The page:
Secukinumab is a biologic response modifier, or biologic, indicated for patients with inflammatory diseases of the skin and other systems. In January 2015, Secukinumab was FDA approved for moderate to severe plaque psoriasis.
Mechanism: Secukinumab is an injectable human monoclonal antibody against the interleukin-17A (IL-17A) cytokine, a large component of the Th17 pathway. Elevated levels of IL-17 are found in plaque psoriasis patients. By binding to IL-17A, the protein is inhibited and therefore the inflammatory response caused by this cytokine is also inhibited. Secukinumab is specific to neutralizing the effects of IL-17A, and leaves the remaining IL-17 function and Th17 pathway intact.
- Moderate to severe plaque psoriasis. Specifically in adults who qualify for systemic or phototherapy.
- Ankylosing spondylitis in adults.
- Active psoriatic arthritis in adults.
Side Effects: Due to the anti-inflammatory nature of Secukinumab, infection is possible, just as any other biologic. In a 12-week trial of Secukinumab used for plaque psoriasis patients, the following were the most common adverse effects in order of greatest to least probable: nasopharyngitis, diarrhea, upper respiratory infections, rhinitis, oral herpes, pharyngitis, urticaria and rhinorrhea. Other reported effects include headache, dizziness, and neutropenia. Patients with any history of chronic inflammation should heed caution before starting this medication due to its high potential for exacerbation. In the same nature, patients with a history of tuberculosis should not receive Secukinumab.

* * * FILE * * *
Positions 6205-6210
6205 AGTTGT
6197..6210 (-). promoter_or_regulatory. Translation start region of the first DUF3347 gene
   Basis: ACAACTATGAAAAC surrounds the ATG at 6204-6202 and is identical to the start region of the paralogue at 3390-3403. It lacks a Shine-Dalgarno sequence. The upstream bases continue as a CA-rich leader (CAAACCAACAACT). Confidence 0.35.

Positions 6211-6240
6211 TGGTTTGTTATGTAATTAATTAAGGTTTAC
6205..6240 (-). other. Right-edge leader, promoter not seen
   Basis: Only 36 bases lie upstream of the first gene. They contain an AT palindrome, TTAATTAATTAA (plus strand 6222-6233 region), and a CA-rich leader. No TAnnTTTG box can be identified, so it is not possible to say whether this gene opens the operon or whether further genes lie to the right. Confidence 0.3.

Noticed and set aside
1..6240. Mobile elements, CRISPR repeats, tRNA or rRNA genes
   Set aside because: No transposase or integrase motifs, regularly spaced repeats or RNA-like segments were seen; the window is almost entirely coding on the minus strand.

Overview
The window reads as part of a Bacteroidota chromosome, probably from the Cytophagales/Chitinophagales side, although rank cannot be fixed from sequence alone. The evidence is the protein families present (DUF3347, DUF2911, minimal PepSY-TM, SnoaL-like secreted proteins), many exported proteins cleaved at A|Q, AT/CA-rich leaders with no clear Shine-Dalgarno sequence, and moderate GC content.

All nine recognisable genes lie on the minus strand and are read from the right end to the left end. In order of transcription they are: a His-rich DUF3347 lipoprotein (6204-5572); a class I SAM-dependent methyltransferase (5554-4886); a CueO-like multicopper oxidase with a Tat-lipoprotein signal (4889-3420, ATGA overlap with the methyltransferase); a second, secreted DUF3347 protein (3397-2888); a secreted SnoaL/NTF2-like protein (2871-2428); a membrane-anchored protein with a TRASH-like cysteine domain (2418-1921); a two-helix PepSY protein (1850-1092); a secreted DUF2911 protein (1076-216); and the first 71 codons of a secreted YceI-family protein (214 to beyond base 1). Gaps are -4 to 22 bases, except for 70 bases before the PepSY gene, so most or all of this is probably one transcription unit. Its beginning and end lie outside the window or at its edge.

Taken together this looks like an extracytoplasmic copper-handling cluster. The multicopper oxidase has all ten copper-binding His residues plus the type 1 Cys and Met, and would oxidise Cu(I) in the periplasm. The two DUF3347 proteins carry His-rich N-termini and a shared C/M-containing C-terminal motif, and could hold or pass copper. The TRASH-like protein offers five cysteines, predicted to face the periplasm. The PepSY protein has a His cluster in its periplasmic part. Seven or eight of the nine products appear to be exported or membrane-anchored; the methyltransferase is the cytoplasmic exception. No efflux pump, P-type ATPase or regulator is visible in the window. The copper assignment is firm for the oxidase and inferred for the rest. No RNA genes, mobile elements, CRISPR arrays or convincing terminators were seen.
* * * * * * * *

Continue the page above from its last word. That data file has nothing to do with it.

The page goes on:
Back to Index
The medical information provided in this site is for educational purposes only and is the property of the American Osteopathic College of Dermatology. It is not intended nor implied to be a substitute for professional medical advice and shall not create a physician - patient relationship. If you have a specific question or concern about a skin lesion or disease, please consult a dermatologist. Any use, re-creation, dissemination, forwarding or copying of this information is strictly prohibited unless expressed written permission is given by the American Osteopathic College of Dermatology.